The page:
Courses, exchanges of experience, recreation


Organizations for the disabled/patient associations etc.

Neuro Sweden, Box 49084, St Eriksgatan 44, SE-100 28 Stockholm, Sweden. Tel: +46 8 677 70 10, fax: +46 8 24 13 15, email: info@neuroforbundet.se, www.neuroforbundet.se.

Courses, exchanges of experience for personnel


Research and development


Information material

Short summaries of all the database texts are available as leaflets, in Swedish only. They can be printed out or ordered by selecting the Swedish version, and then clicking on the leaflet icon which will appear under, “Mer hos oss” in the column on the right-hand side.


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Colding-Jorgensen E, Duno M, Schwartz M, Vissing J. Decrement of compound muscle action potential is related to mutation type in myotonia congenita. Muscle Nerve 2003; 27: 449-455.

Conravey A, Santana-Gould L. Myotonia congenita and myotonic dystrophy: surveillance and management. Curr Treat Options Neurol 2010; 12: 16-28.

Duno M, Coling-Jorgensen E, Grunnet M, Jespesen T, Vissing J, Schwartz M. Difference in allelic expression of the CLCN1 gene and the possible influenze on the myotonia congenita phenotype. Eur J Hum Genet 2004; 12: 738-743.

Farbu E, Softeland E, Bindoff LA. Anaesthetic complications associated with myotonia congenita: case study and comparison with other myotonic disorders. Acta Anaesthesiol Scand 2003; 47: 630-634.

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Horga A, Raja Rayan DL, Matthews E, Sud R, Fialho D, Durran SC et al. Prevalence study of genetically defined skeletal muscle channelopathies in England. Neurology 2013; 80:1472-1475.

Jurkat-Rott K, Lerche H, Weber Y, Lehmann-Horn F. Hereditary channelopathies in neurology. Adv Exp Med Biol 2010; 686: 305-334.

Koty PP, Pegoraro E, Hobson G, Marks HG, Turel A, Flagler D et al. Myotonia and the muscle chloride channel: Dominant mutations show variable penetrance and founder effect. Neurology 1996; 47: 963-968.

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Lehmann-Horn F, Jurkat-Rott K, Rüdel R; Ulm Muscle Centre.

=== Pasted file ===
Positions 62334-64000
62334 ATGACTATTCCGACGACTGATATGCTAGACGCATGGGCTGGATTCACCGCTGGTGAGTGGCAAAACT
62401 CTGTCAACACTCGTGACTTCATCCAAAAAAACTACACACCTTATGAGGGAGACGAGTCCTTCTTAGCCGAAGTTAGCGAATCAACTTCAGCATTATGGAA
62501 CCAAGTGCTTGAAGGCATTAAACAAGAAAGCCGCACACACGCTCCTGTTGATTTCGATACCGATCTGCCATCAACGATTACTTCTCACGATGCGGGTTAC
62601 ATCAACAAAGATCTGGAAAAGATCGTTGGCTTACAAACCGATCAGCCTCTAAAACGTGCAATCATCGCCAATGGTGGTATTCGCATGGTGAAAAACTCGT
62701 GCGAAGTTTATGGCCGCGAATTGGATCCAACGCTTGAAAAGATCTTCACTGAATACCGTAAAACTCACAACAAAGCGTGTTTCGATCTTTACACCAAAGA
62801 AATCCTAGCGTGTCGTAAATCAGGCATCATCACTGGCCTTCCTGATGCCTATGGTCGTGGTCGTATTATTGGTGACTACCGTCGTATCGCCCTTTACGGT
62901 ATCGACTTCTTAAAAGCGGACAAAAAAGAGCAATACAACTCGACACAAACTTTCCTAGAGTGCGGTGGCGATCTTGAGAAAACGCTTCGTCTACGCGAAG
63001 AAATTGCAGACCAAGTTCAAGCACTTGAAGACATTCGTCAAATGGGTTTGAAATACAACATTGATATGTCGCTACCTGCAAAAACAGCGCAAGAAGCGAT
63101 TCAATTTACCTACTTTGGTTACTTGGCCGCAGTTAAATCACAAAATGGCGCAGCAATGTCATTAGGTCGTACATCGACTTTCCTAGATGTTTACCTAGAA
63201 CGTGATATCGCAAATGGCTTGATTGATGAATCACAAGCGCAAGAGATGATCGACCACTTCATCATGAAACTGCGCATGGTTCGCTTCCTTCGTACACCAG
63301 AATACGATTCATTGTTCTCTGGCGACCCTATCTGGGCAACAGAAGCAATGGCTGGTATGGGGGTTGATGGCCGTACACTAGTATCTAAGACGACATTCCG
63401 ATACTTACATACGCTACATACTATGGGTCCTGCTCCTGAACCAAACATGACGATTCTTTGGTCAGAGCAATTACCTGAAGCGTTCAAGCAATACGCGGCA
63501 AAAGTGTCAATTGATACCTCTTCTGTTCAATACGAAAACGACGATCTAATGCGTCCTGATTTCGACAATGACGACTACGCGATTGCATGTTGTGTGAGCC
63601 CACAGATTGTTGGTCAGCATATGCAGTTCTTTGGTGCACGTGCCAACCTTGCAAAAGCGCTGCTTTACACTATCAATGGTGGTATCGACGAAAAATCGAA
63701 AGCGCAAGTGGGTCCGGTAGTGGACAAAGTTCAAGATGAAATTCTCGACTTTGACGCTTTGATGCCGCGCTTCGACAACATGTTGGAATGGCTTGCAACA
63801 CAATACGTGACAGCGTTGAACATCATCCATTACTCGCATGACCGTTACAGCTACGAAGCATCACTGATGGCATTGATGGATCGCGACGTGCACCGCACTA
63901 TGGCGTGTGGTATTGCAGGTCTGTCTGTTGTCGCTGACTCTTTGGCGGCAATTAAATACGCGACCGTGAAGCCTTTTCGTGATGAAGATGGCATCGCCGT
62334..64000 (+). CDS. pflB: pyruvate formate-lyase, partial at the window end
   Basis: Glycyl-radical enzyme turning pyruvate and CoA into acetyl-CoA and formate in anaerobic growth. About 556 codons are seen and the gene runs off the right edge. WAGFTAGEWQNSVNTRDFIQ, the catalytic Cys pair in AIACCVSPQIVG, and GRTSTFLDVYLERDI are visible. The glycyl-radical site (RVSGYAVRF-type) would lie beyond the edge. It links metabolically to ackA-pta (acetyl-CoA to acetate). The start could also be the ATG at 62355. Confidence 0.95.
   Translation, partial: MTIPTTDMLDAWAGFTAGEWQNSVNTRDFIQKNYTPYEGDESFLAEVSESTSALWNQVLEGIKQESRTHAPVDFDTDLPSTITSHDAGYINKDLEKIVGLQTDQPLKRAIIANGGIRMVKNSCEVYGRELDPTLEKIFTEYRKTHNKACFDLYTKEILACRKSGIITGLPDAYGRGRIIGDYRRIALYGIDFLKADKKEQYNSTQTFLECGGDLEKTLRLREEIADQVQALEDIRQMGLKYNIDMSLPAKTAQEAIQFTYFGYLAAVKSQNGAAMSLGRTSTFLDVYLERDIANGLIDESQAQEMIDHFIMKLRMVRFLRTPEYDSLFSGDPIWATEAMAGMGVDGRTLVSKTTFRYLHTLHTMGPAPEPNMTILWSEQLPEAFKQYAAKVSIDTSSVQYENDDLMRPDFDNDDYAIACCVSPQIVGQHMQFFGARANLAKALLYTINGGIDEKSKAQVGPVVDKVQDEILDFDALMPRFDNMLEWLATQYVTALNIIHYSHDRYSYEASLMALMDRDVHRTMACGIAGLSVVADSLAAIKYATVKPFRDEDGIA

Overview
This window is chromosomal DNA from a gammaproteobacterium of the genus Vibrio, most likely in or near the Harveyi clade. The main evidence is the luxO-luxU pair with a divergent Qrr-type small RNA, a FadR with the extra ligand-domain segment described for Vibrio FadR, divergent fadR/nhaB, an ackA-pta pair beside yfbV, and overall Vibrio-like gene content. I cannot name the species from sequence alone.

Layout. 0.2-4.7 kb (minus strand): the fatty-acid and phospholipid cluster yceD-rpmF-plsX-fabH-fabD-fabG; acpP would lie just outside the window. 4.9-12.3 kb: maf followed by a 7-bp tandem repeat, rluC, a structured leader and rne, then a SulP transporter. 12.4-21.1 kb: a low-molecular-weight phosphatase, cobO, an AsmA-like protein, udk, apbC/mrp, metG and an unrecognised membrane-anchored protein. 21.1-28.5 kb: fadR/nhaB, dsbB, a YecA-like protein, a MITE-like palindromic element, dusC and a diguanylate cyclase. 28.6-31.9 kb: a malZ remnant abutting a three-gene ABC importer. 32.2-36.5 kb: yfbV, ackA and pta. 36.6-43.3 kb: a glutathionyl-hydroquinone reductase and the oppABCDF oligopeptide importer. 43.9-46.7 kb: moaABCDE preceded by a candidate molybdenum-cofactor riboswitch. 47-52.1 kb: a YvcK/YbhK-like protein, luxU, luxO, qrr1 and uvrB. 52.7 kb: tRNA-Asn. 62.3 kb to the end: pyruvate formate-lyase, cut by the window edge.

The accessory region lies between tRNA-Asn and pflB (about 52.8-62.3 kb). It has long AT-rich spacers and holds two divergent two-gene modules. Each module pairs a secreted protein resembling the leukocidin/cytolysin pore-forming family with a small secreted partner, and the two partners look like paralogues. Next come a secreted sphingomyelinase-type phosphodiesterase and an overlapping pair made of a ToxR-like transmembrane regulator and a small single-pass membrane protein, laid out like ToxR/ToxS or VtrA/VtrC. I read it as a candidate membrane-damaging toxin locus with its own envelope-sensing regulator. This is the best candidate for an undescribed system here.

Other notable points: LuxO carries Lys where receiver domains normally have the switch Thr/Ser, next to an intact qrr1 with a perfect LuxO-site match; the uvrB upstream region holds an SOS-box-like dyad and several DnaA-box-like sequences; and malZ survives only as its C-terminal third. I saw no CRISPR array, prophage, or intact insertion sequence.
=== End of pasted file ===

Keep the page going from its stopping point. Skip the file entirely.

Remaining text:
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Sun C, Tranebjaerg L, Torbergsen T, Holmgren G, Van Ghelue M. Spectrum of CLCN1 mutations in patients with myotonia congenita in Northern Scandinavia. Eur J Hum Genet 2001; 12: 903-909.

Tan SV, Matthews E, Barber M, Burge JA, Rajakulendran S, Fialho D et al. Refined exercise testing can aid DNA-based diagnosis in muscle channelopathies. Ann Neurol 2011; 69: 328-340.

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Thomsen J. Tonische Krämpfe in willkürlich beweglichen Muskeln in Folge von ererbter psychischer Disposition. (Ataxia muscularis?). Archiv für Psychiatrie und Nervenkrankenheiten 1876; 6: 702-718.

Trip J, Drost G, van Engelen BG, Faber CG. Drug treatment for myotonia. Cochrane Database Syst Rev 2006; (1): CD004762.

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Database references

OMIM (Online Mendelian Inheritance in Man)
Search: myotonia congenita, thomsen disease, becker myotonia

GeneReviews (University of Washington)
www.genetests.org (select GeneReviews)
Search: myotonia congenita

Document information

The Swedish Information Centre for Rare Diseases produced and edited this information material.

The medical expert who wrote the draft of this information material is Associate Professor Göran Solders, Karolinska University Hospital, Stockholm, Sweden.

The relevant organizations for the disabled/patient associations have been given the opportunity to comment on the content of the text.

An expert group on rare diseases, affiliated with the University of Gothenburg, approved the material prior to publication.

Date of publication: 2014-10-09
Version: 4.0
Date of publication of the Swedish version: 2014-03-25

For enquiries contact The Swedish Information Centre for Rare Diseases, The Sahlgrenska Academy at the University of Gothenburg, Box 422, SE-405 30 Gothenburg, Sweden. Tel: +46 31 786 55 90, email: ovanligadiagnoser@gu.se.